When will Holmes return to the shadows?

At the moment, with all things Sherlock riding high, it is perhaps difficult to remember a time when it wasn't thus.

Arthur Wontner
Sherlock Holmes never slips from sight entirely, he is always there to some degree, but the spotlight otherwise known as "mainstream interest" eventually moves on.  When it does, Sherlock Holmes returns to being the object of affection for long-standing societies and others with similar levels of devotion. For the masses, Holmes slips back to being something nice to watch on a cosy Sunday afternoon (especially if it's Rathbone or Brett).

While you could argue that Holmes was a steady screen presence during the 1930s and 40s (courtesy of Arthur Wontner and Basil Rathbone) the spotlight was then lost and the 1950s efforts of Ronald Howard did not really bring it back.

Basil Rathbone (left) Ronald Howard (right)

The 1960s saw a resurgence of sorts (at least in the UK) under Douglas Wilmer and Peter Cushing before the 1970s saw a return to the shadows (with the odd spell in the light such as The Private Life of Sherlock Holmes).

Wilmer, Cushing and Stephens

The return of the spotlight in the 1980s and 90s was ensured by Jeremy Brett.  His Holmes brought a level of adoration perhaps without parallel since Rathbone.  Then, once again, the spotlight moved on and the great detective went back into the shadows.

Jeremy Brett

The Hallmark pairing
The efforts post year 2000, such as the Alan Cubitt screenplays with Richard Roxburgh and Rupert Everett, gave us a brief fix but the shadows remained. The same can be said for the questionable Hallmark efforts.

Robert Downey Jr's labours, on their own, would have achieved little. The films were clearly successful but it is the popular television series that really puts a character on the map and gains mainstream interest. It was therefore the advent of BBC Sherlock that truly heralded the latest period in the spotlight for the great detective. Shortly afterwards, regardless of whether you are pro or anti it, Elementary undoubtedly played its part by bolstering the work started by its UK predecessor.

So what of the future? With the increasing gaps between series of Sherlock, the spotlight's presence on Holmes is perhaps largely driven by the Sherlock rumour mill, the high profile of its actors in other shows and the ongoing presence of Elementary.

The current mainstream interest in Holmes will not last - it can't. Something will bring it to an end. It could be the actors deciding to walk away from the roles or it could be the action of a TV executive. We've seen it before and it will happen again. In some respects we should be glad when it does. A character always on the screen runs the risk of boring us all and/or having his/her effect on us diluted (too much of a good thing and all that). Holmes will eventually return to the shadows where he will be cared for by those who love him come rain or shine and irrespective of the opinions of the fickle public. We will then sustain him until he is ready for the limelight again.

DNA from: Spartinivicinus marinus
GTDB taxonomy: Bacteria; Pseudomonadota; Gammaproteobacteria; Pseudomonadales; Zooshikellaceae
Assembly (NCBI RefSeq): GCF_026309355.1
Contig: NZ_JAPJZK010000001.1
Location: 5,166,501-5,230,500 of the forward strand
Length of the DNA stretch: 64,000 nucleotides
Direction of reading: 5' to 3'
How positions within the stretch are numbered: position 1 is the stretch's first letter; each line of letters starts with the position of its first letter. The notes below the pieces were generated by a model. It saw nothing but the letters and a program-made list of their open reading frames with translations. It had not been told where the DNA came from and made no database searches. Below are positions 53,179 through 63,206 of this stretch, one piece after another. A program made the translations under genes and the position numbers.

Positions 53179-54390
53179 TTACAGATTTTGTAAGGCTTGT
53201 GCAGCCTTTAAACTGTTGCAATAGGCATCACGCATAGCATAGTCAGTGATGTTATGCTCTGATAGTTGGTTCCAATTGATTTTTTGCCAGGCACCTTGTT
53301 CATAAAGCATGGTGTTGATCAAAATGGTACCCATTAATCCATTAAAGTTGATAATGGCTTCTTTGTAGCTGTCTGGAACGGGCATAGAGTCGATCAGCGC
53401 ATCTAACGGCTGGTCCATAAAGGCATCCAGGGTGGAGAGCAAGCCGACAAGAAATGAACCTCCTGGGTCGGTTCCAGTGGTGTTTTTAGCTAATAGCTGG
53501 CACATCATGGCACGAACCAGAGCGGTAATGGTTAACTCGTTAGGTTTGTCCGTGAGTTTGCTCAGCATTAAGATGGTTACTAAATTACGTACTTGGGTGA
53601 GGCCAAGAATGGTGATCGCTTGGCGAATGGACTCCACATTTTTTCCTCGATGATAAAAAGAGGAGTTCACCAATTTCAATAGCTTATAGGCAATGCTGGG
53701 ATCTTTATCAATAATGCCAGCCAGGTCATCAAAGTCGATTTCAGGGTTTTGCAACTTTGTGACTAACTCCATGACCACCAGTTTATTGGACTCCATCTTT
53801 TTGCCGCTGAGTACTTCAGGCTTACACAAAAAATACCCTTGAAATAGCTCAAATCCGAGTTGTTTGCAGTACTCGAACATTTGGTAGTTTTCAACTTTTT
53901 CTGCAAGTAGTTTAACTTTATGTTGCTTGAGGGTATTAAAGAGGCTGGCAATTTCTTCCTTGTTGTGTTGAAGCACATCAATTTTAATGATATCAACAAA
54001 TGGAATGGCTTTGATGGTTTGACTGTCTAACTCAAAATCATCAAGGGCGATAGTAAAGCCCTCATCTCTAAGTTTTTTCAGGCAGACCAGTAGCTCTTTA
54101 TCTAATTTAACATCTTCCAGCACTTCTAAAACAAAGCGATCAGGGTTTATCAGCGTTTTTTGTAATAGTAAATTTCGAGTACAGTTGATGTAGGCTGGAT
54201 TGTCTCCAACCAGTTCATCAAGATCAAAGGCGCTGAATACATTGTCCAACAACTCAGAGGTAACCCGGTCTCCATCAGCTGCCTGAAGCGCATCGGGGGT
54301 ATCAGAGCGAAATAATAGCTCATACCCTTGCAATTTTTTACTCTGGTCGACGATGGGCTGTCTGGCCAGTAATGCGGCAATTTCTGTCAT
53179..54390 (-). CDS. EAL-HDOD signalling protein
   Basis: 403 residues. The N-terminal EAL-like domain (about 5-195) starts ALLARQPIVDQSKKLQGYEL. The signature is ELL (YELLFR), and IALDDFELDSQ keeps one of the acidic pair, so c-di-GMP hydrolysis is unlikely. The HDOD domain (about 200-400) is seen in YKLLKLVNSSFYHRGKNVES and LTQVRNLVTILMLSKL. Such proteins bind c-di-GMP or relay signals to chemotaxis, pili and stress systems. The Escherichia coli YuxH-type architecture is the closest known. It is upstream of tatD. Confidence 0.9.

Written by Alistair Duncan
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  1. One could argue that those screen avatars of Holmes can bring the actual detective--that is Doyle's stories--to the fore but in our increasing post-literate age it becomes increasingly more important to distinguish between the popular avatars of the day and the real thing. Your 80's spotlight was brought about by the Great Boom of the 70's and the mass of printed material about Doyle's Holmes; readers lead to Brett. Can Cumberbatch return us to Doyle? While some say yes and can point to publishing evidence to prove it, I think it is an open question in an online world where Sherlock comes with Benedict's face, John is Martin and the majority of what passes as interest in the Great Detective is news and fanlove of actors-in-roles, when the next series will start and, oh yeah, that dusty old guy whose house is crumbling.

  2. Commenter James O'Leary himself wrote this for us last year: New Sherlock Holmes Boom? What New Sherlock Holmes Boom?

    The more things change...

  3. The expiration of copyright in the 70's, the RSC revival of Gillette's play, and The Seven Percent Soution hitting the NY Times best seller list and staying there led to a Sherlockian renascence in the States and Canada. A number of wonderful books were published, magazines launches, and scion societies born.

  4. Alistair, I just thought you've been rather quiet lately and you don't announce new blog posts on twitter anymore. And then I looked and you don't even *are* on twitter anymore. What happened?

    1. Hi. No idea where you got that from :-) I still put my posts on Twitter and am still on Twitter.

    2. Use the Twitter icon on the top right of my blog to get to my page.

  5. Thank you! I was following you on Twitter and now I'm not. As I didn't unfollow you, I thought you'd left. Will follow you again now. Twitter must've eaten my follow-list. I'm missing other people, too.